Thursday, September 8, 2016

Asean and Scapegoats

Cheunboran Chanborey, "Asean and Scapegoats,"

image from

There have been two different narratives emerging from the last Asean meetings. The first narrative painted a gloomy picture of Cambodia as a spoiler of Asean, whereas the other is of pragmatic neutrality.
Immediately after the AMM reached a stalemate, Cambodia was reportedly blamed for blocking any phrase about the arbitration and about militarization in the South China Sea. Diplomats leaked to the media an accusation that the deadlock was the same story again – a repeat of the meeting in 2012, referring to Asean’s failure to issue a joint communiqué, known as the “Phnom Penh Fiasco,” in July 2012 while Cambodia was chairing Asean.
Diplomats and commentators quickly accused Cambodia of having been bought by China, sometimes pointing to Chinese aid worth about $600 million that Premier Li Keqiang announced during his meeting with Prime Minister Hun Sen on the sidelines of the 11th Asia-Europe Summit in Mongolia a week earlier.
For example, analyst Malcolm Cook maintained that Cambodia “clearly sees relations with China as more important than its membership in Asean and is willing to damage Asean to aid its relations with China” and that “Cambodia’s paralysis on Asean hurts Asean’s unity, cohesion, relevance and reputation.”
However, diplomats who attended the meetings revealed a different picture of what was happing [sic]. One diplomat said on condition of anonymity that most Asean countries, especially those who had no claims in the South China Sea, wished to stay out of the South China Sea dispute.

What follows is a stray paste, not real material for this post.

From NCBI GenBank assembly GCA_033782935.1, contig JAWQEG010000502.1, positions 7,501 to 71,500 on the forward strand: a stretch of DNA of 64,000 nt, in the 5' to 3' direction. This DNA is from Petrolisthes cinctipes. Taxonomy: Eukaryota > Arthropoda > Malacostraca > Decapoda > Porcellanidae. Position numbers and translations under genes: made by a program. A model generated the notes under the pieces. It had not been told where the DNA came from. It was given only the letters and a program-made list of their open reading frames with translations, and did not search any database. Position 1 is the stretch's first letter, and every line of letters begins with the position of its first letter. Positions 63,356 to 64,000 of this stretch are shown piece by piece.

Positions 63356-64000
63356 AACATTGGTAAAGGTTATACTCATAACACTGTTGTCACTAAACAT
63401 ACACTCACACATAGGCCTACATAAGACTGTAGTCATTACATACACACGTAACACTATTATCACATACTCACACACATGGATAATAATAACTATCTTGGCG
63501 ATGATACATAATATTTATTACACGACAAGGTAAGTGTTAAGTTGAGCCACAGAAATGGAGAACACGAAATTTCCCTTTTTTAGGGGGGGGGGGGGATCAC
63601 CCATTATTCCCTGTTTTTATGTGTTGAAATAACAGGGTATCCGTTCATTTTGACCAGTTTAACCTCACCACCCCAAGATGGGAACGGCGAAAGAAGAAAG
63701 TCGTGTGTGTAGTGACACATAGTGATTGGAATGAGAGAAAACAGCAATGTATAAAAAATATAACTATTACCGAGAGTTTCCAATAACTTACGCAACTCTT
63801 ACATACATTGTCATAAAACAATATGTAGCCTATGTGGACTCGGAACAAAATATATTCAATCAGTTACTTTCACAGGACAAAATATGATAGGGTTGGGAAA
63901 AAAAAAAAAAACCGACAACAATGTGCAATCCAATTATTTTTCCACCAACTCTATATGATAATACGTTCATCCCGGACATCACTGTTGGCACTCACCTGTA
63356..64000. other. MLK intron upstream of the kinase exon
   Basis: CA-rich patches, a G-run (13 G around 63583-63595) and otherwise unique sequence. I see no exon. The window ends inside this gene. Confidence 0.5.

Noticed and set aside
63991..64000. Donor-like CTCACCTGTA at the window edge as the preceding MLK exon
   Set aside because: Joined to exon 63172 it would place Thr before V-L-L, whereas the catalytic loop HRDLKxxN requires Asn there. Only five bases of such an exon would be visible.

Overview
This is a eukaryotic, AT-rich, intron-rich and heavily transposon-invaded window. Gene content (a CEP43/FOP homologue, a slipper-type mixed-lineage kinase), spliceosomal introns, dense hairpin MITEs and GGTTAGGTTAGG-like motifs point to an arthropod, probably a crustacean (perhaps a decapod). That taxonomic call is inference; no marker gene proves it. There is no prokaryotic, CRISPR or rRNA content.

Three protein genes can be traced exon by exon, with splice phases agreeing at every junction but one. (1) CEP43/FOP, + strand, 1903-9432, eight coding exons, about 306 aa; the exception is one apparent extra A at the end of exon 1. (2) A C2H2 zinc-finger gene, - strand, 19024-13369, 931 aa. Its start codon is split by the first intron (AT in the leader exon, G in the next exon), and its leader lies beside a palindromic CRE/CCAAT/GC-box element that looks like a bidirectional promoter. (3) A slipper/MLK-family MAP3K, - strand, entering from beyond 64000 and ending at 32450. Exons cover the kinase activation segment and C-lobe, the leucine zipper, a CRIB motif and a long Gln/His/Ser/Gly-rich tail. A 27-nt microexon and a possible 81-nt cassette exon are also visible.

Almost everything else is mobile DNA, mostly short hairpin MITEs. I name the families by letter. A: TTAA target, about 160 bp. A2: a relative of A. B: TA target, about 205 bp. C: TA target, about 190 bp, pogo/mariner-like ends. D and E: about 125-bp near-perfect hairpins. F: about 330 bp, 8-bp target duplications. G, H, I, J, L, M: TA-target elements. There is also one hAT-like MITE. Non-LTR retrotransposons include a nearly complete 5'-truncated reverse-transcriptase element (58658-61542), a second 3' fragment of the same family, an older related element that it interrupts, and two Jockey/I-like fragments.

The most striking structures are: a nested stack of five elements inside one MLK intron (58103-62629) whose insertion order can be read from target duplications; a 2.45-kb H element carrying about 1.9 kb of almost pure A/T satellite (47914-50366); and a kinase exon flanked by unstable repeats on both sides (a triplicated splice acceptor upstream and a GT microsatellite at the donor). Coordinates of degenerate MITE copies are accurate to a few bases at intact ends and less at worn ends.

He said “no one but the Philippines insisted that the arbitral ruling be included” in the joint communiqué. ...
There is a perception in Phnom Penh that Cambodia has once again been a scapegoat of Asean disunity. There is therefore an urgent need for Phnom Penh to address what Phnom Penh called the “unjust accusation.” Cambodia must begin a diplomatic campaign to rectify its image as an independent and constructive player in the region, rather than a “proxy” or “puppet” of China.
To this end, Cambodia’s Foreign Ministry needs to engage in an extensive public diplomacy campaign by working closely with national and regional think thanks as well as the media to provide greater coverage of Cambodian perspectives on Asean and other important regional issues. ...
As a small state, support and assistance from the great powers, including China, is crucial for economic development and safeguarding territorial integrity. Now it is widely seen that China is Phnom Penh’s most important economic and strategic partner.
Cambodia’s strengthening ties with Beijing might alienate some Asean members and other major powers that are engaged in strategic competitions with a rising China. This has already been taking place due to Cambodia’s position on the South China Sea.
In this context, Cambodia should seek like-minded Asean friends in order to present a common position on the South China Sea against other Asean members’ efforts to hijack Asean for their individual claims in the disputed sea. By doing so, Cambodia can promote Asean-China relations as well as regional peace and stability without the risk of being seen as an Asean spoiler. ...

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